How Drive Time (Business Analyst) works
Functionality limited in ArcView.
You can generate drive-time areas that use actual street networks and approximated driving times. Equal competition market areas do not adjust for the way people actually travel on the ground. Equal competition market areas are based on "as the crow flies" distances, while people in the real world have to use roads and streets. A two-mile trip might take 5 minutes on one road network and 15 minutes on another.
Pizza delivery provides a good example for the use of drive-time polygons. A company may want to limit deliveries to a total of 15 minutes. This means that the delivery radius of each store would be restricted to a 6-minute drive time (six minutes to the delivery point, three minutes at the delivery site, and six minutes to return, for a total of fifteen minutes).
Overlap can occur. Some store chains have solved this problem by using equal competition areas where drive-time overlap occurs to make each service zone unique and using the drive times at the edge of built-up urban areas to restrict delivery distances and times.
Other examples of drive-time areas include the following:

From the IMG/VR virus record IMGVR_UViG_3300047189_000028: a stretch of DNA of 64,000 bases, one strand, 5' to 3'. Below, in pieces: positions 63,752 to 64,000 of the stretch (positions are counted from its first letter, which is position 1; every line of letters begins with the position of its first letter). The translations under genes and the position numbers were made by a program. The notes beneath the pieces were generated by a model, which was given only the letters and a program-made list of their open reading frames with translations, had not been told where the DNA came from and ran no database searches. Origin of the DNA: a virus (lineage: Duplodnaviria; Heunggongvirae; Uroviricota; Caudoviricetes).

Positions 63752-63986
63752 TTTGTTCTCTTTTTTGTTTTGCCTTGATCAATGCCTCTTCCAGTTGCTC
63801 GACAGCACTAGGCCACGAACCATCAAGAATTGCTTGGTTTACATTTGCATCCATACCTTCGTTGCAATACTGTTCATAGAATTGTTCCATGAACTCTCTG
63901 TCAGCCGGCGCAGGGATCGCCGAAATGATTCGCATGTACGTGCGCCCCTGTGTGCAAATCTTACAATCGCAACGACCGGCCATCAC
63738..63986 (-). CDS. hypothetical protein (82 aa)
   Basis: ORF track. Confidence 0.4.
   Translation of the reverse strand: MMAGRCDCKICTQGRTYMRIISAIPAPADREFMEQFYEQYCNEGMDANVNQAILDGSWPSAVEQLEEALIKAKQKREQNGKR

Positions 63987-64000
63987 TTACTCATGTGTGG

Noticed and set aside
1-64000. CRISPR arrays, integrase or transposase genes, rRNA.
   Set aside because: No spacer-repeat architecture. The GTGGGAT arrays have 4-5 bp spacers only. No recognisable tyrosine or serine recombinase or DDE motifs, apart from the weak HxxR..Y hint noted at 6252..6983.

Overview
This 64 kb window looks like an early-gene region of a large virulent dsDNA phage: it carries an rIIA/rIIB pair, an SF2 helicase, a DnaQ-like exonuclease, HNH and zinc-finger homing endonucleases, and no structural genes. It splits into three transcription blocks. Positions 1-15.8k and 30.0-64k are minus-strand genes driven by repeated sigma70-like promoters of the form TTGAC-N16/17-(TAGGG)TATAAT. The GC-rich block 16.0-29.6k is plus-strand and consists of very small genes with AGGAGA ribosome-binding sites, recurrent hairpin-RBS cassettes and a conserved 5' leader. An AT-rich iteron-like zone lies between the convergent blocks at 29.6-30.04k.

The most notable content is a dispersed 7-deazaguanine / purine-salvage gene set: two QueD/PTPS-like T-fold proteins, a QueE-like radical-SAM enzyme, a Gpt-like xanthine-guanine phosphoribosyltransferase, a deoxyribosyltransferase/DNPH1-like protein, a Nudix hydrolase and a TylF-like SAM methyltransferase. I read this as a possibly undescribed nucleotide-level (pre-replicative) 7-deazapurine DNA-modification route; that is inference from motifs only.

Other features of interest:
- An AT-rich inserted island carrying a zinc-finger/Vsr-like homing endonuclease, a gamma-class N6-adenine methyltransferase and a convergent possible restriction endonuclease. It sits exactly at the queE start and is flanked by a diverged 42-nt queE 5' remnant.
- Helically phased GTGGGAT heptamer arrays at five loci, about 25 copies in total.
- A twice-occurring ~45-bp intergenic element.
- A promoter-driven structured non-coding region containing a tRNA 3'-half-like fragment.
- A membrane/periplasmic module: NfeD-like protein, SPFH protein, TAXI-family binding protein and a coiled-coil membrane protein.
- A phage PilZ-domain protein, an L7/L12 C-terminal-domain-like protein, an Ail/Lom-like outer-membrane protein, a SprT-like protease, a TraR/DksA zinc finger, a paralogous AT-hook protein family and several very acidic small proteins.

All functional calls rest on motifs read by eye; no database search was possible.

- Drive time is the defining measure for most urban travel. Potential customers respond much better to a location advertised as being within five minutes than one within two miles.
- Appliance repair operations use drive-time polygons to estimate the total length of service calls.
- Video stores place locations so that at least some minimum population is within five minutes of each store. The threshold population is also dependent on the number and location of competitors within each drive-time polygon.
You can change the speed settings for different road classifications on the Business Analyst Preferences Data tab. You can also create more advanced drive-time polygons with custom road networks, adding barriers and the like with the ArcGIS Network Analyst tools.